Reviewed by Jim Caligiuri, Fri., Oct. 4, 2013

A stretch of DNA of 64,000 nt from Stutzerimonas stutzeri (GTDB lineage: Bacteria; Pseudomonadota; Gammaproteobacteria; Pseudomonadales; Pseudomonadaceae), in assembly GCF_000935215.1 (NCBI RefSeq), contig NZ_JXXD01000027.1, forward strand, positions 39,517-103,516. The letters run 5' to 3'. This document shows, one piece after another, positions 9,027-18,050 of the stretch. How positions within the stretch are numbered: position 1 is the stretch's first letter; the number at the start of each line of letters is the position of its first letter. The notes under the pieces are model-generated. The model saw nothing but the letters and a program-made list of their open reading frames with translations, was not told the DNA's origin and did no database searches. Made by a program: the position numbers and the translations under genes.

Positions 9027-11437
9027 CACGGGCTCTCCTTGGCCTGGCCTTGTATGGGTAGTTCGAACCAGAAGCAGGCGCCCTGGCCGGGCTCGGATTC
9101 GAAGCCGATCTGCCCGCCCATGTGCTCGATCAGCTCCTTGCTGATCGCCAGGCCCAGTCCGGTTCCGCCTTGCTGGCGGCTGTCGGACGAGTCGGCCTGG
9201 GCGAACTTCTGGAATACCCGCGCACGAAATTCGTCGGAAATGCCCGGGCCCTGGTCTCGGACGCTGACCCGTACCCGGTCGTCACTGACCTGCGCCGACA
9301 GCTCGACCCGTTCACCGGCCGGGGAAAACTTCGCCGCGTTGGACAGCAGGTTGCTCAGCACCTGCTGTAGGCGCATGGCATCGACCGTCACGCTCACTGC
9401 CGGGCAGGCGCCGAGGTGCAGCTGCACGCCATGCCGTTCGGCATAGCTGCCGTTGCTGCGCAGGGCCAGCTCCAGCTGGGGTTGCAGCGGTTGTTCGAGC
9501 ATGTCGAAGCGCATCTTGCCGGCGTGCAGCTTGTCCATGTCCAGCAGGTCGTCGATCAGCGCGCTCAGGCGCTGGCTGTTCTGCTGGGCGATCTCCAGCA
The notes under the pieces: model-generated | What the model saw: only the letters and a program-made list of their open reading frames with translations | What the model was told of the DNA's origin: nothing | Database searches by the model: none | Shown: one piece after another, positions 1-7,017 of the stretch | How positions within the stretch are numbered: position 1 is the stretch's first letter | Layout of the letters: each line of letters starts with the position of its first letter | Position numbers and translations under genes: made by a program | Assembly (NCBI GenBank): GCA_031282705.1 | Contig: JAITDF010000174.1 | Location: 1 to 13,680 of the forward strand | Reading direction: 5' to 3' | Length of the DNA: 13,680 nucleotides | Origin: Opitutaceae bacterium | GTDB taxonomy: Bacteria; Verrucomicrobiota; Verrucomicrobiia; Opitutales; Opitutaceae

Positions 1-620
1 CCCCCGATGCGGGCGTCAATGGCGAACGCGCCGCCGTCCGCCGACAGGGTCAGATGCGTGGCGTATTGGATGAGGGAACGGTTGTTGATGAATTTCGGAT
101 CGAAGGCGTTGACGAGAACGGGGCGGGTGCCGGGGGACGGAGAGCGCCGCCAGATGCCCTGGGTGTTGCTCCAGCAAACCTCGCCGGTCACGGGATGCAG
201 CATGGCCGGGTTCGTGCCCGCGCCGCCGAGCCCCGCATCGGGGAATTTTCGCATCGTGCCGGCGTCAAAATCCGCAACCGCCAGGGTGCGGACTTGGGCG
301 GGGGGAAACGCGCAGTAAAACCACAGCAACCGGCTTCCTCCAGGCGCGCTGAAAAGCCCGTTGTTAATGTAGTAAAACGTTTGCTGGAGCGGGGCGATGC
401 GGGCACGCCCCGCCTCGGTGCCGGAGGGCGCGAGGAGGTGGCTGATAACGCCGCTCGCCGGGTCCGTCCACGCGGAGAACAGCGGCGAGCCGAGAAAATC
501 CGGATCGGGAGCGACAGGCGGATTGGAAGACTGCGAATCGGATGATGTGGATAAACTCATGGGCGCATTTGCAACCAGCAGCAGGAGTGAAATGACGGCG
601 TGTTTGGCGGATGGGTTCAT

Although he's originally from Lubbock, not a hint of Texas twang comes from JoDee Purkeypile. The former Alice Rose frontman's second solo effort continues his fascination with power pop. That Messenger does so with a jolt of originality makes him among the leaders in a genre that thankfully refuses to die. While decidedly rooted in a sound stretching from the Beatles, Zombies, and Badfinger to Nick Lowe and Squeeze, Purkeypile's riffs, melodies, and subject matter are by no means stuck in the past. "Storm on the Sea of You and Me" comes across as Okkervil River meets the Smiths with George Harrison on guitar. Meanwhile there's a hint of Cheap Trick's impishness with "She Can Ride a Bike" and hints of Marc Bolan and T. Rex glam on the snake-y "I Think It's Alright." Throughout, Purkeypile accomplishes the difficult task of making something old and out of fashion into a sound that's bracing and alive.